New Jersey Gov. Chris Christie went after Marco Rubio at Saturday night's Republican debate, arguing the Florida senator lacks the experience to hold the nation's highest office.
The exchange started when ABC moderator David Muir asked Rubio to name his accomplishments as a U.S. senator.
"What are your accomplishments in the Senate that demonstrate you are ready to be president of the United States?" Muir asked.
"Well, let me say, from protecting the people of Florida from eminent domain abuse, to bringing accountability to the V.A., to the Girls Count Act, to sanctioning groups, I'm proud of my service in the United States Senate and before that, in the Florida legislature," Rubio responded.
He added, "I will say, if politics becomes and the presidency becomes about electing people who have been Congress or in the Senate the longest, we should all rally around Joe Biden. He's been around 1,000 years. He's passed hundreds of bills and I don't think any of us believe Joe Biden should be president of the United States."
Muir then bought Christie into the conversation who drew distinctions between his service as a governor versus Rubio's experience in Congress.
"Every morning when a United States senator wakes up, they think about what kind of speech can I give or what kind of bill can I drop? Every morning, when I wake up, I think about what kind of problem do I need to solve for the people who actually elected me?" Christie said.
"It's a different experience, it's a much different experience. And the fact is, Marco, you shouldn't compare yourself to Joe Biden and you shouldn't say that that's what we're doing. Here is exactly what we're doing," he continued. "You have not be involved in a consequential decision where you had to be held accountable. You just simply haven't."
"And the fact is -- the fact when you talk about the Hezbollah Sanctions Act that you list as one of your accomplishments you just did, you weren't even there to vote for it," Christie concluded. "That's not leadership, that's truancy."
Rubio responded by going after Christie's record.
"Well, I think the experience is not just what you did, but how it worked out. Under Chris Christie's governorship of New Jersey, they've been downgraded nine times in their credit rating," he said. "This country already has a debt problem, we don't need to add to it by electing someone who has experience at running up and destroying the credit rating of his state."
"But I would add this. Let's dispel with this fiction that Barack Obama doesn't know what he's doing. He knows exactly what he's doing. He is trying to change this country," Rubio added. "He wants America to become more like the rest of the world. We don't want to be like the rest of the world, we want to be the United States of America. And when I'm elected president, this will become once again, the single greatest nation in the history of the world, not the disaster Barack Obama has imposed upon us."
Christie fired back, arguing Rubio's answer resembled that of a D.C. politician.
"The drive-by shot at the beginning with incorrect and incomplete information and then the memorized 25-second speech that is exactly what his advisers gave him," he said. "See Marco -- Marco, the thing is this. When you're president of the United States, when you're a governor of a state, the memorized 30-second speech where you talk about how great America is at the end of it doesn't solve one problem for one person. They expect you to plow the snow. They expect you to get the schools open. And when the worst natural disaster in your state's history hits you, they expect you to rebuild their state, which is what I've done."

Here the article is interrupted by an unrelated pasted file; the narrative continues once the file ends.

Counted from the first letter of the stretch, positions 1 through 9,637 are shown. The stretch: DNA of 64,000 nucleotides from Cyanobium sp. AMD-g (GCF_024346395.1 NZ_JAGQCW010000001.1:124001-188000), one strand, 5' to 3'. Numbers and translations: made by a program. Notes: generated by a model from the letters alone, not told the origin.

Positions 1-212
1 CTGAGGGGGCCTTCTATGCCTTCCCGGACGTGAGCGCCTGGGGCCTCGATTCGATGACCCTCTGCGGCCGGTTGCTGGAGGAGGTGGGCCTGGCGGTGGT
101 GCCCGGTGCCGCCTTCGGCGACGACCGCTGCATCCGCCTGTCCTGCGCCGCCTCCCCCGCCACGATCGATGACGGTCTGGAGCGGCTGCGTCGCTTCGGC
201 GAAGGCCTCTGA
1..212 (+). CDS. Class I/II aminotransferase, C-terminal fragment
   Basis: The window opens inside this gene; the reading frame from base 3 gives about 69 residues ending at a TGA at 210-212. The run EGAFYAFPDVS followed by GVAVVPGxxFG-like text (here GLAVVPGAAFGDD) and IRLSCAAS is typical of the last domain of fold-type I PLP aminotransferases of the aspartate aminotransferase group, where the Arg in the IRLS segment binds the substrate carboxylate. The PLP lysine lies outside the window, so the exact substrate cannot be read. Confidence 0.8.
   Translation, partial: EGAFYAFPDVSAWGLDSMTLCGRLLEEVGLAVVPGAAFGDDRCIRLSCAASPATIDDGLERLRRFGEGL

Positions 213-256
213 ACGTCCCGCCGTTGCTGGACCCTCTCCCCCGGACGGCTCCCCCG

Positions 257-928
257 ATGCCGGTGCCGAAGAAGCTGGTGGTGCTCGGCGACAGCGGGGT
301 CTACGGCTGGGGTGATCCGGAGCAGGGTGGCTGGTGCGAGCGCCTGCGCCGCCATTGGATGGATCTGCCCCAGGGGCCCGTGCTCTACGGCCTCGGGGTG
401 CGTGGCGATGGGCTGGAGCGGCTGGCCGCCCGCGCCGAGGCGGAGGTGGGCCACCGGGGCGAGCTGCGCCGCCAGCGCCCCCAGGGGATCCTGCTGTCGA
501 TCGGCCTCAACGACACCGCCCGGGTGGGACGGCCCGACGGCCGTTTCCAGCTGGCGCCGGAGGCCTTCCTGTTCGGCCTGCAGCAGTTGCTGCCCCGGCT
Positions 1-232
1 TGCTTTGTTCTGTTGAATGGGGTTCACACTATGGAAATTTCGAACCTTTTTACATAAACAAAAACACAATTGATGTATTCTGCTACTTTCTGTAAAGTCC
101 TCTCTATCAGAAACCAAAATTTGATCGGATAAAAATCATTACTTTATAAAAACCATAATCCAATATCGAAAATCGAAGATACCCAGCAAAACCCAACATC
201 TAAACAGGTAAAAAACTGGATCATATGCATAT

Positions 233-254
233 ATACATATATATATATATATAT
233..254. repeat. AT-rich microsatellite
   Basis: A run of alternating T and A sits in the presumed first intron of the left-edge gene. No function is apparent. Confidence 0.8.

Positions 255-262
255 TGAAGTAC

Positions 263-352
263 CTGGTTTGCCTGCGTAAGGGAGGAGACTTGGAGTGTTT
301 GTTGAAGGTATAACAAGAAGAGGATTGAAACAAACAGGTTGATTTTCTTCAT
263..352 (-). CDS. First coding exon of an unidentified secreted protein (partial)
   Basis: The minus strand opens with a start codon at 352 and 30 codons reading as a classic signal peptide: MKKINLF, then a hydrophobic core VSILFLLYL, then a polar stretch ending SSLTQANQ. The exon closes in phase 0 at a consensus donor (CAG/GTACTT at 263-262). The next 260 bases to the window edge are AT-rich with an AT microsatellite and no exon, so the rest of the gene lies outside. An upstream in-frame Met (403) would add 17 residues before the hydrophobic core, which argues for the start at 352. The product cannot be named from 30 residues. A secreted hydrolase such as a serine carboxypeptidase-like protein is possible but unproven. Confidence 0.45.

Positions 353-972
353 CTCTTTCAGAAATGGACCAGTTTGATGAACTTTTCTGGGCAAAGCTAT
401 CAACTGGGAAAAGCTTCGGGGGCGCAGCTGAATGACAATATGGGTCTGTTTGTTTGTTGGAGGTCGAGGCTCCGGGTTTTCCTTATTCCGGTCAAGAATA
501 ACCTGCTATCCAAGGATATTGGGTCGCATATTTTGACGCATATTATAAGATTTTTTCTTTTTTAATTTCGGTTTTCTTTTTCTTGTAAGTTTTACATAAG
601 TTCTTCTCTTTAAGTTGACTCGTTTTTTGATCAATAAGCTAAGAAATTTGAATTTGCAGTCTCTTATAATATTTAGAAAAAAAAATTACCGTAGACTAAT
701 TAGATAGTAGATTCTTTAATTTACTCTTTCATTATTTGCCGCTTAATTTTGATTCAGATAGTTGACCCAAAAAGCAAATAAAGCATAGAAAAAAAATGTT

Rubio quipped, "Chris, your state got hit by a massive snowstorm two weeks ago. You didn't even want to go back. They had to shame you into going back. And then you stayed there for 36 hours and then he left and came back to campaign. Those are the facts."
The Florida senator then again added, "Here's the bottom line. This notion that Barack Obama doesn't know what he's doing is just not true. He knows exactly what he's doing."
Christie interjected, "There it is. There it is. The memorized 25-second speech. There it is, everybody."
Rubio argued that it was an "important point" and "the reason why this campaign is so important."
Christie hit back hard.
"You know what the shame is -- you know what the shame is, Marco? The shame is that you would actually criticize somebody for showing up to work, plowing the streets, getting the trains running back on time when you've never been responsible for that in your entire life," he said.
"Chris, you didn't want to go back. You didn't want to go back," Rubio interjected.
"Oh, so -- wait a second. Is that one of the skills you get as a United States senator ESP also?" Christie sarcastically asked.
"Chris, everybody -- you said you weren't going to go back," Rubio pressed. "He told everyone he wasn't going to go back. They had to shame him into going back. And when he decided to go back, he criticized the young lady, saying, 'What am I supposed to do, go back with a mop and clean up the flooding?'"
"It gets very unruly when he gets off his talking points," Christie commented.
"It's your record, it's not a talking point," Rubio said to end the exchange.
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